Bio-Instructive Scaffolds for Skeletal Muscle Regeneration: Conductive Materials

J. W. Freeman, D. P. Browe

Research output: Chapter in Book/Report/Conference proceedingChapter

2 Scopus citations

Abstract

Skeletal muscle accounts for roughly 35-45% of total body mass in adult humans and is responsible for voluntary body movements and the maintenance of posture. Large volume deficiencies in skeletal muscle, caused by traumatic injury and surgery, can be debilitating and currently have no viable treatment options. Tissue engineers may be able to regrow muscle using biomaterial scaffolds, which attempt to mimic the native extracellular matrix of muscle tissue. One promising area of research within muscle scaffolds is the use of conductive biomaterials, or biomaterials that can carry an electric current. Since muscle is an electrically excitable tissue, the use of conductive biomaterials may facilitate myoblast communication, growth, and development. This chapter summarizes the use of conductive biomaterials in research for skeletal muscle tissue engineering.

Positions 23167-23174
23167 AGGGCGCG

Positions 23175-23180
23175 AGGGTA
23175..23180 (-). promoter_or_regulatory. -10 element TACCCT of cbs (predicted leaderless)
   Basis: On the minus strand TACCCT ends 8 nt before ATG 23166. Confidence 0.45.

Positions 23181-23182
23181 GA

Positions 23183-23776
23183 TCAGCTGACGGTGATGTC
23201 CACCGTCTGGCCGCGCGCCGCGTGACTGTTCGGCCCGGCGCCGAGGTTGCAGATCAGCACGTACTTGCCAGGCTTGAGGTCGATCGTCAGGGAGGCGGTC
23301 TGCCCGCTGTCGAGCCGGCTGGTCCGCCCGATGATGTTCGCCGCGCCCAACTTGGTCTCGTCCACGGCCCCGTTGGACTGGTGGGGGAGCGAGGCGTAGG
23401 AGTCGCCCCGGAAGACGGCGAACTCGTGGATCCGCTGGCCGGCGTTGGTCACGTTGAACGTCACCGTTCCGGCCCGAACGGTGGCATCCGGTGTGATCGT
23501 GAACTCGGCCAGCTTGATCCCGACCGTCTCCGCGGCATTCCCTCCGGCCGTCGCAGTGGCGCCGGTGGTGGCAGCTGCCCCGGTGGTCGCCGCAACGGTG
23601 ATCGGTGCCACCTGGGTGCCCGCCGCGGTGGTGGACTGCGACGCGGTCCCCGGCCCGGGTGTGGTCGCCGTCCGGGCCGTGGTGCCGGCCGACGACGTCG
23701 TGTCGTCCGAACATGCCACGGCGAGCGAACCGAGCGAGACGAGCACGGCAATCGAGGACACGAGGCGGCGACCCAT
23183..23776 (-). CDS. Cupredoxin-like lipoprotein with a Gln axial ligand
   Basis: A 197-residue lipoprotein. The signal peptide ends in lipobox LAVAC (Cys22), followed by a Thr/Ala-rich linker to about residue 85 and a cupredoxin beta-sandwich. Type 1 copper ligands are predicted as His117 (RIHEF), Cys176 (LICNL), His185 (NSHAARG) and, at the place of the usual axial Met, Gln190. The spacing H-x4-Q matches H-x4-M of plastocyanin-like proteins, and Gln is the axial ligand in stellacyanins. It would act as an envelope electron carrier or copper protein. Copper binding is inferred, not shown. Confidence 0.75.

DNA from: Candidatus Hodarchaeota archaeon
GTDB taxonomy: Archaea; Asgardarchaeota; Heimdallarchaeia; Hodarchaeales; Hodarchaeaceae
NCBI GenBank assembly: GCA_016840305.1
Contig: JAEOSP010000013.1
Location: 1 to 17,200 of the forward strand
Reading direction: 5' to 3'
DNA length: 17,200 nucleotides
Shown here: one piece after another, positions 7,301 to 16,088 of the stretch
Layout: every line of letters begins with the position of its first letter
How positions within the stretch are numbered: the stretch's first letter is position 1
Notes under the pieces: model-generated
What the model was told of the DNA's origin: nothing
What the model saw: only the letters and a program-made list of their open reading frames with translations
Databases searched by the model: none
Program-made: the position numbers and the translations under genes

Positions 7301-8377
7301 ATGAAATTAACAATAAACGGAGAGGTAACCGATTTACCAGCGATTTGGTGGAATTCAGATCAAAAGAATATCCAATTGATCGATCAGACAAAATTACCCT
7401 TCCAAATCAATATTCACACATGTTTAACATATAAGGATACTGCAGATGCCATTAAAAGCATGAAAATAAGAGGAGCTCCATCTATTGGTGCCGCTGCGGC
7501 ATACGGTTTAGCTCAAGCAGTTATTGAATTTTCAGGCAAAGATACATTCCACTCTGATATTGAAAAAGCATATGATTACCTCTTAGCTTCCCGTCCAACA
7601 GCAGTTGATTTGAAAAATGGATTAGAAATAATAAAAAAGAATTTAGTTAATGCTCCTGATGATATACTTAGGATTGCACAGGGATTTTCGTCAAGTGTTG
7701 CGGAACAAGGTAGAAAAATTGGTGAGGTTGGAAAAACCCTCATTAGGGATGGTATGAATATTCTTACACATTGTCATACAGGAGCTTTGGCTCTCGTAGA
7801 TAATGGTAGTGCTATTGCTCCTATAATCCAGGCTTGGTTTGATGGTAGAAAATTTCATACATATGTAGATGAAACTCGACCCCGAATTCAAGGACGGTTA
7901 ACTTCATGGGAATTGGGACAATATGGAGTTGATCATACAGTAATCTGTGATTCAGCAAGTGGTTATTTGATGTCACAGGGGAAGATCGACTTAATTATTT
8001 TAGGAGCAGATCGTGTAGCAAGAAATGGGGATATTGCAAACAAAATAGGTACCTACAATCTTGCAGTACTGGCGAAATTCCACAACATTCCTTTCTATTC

Original languageEnglish (US)
Title of host publicationBio-Instructive Scaffolds for Musculoskeletal Tissue Engineering and Regenerative Medicine
PublisherElsevier Inc.
Pages187-199
Number of pages13
ISBN (Electronic)9780128033999
ISBN (Print)9780128033944
DOIs
StatePublished - Jan 1 2017

All Science Journal Classification (ASJC) codes

  • Engineering(all)
  • Materials Science(all)

Keywords

  • Conductive materials
  • Fibrous scaffolds
  • Myoblast differentiation
  • Myoblasts
  • Myotubes
  • Skeletal muscle

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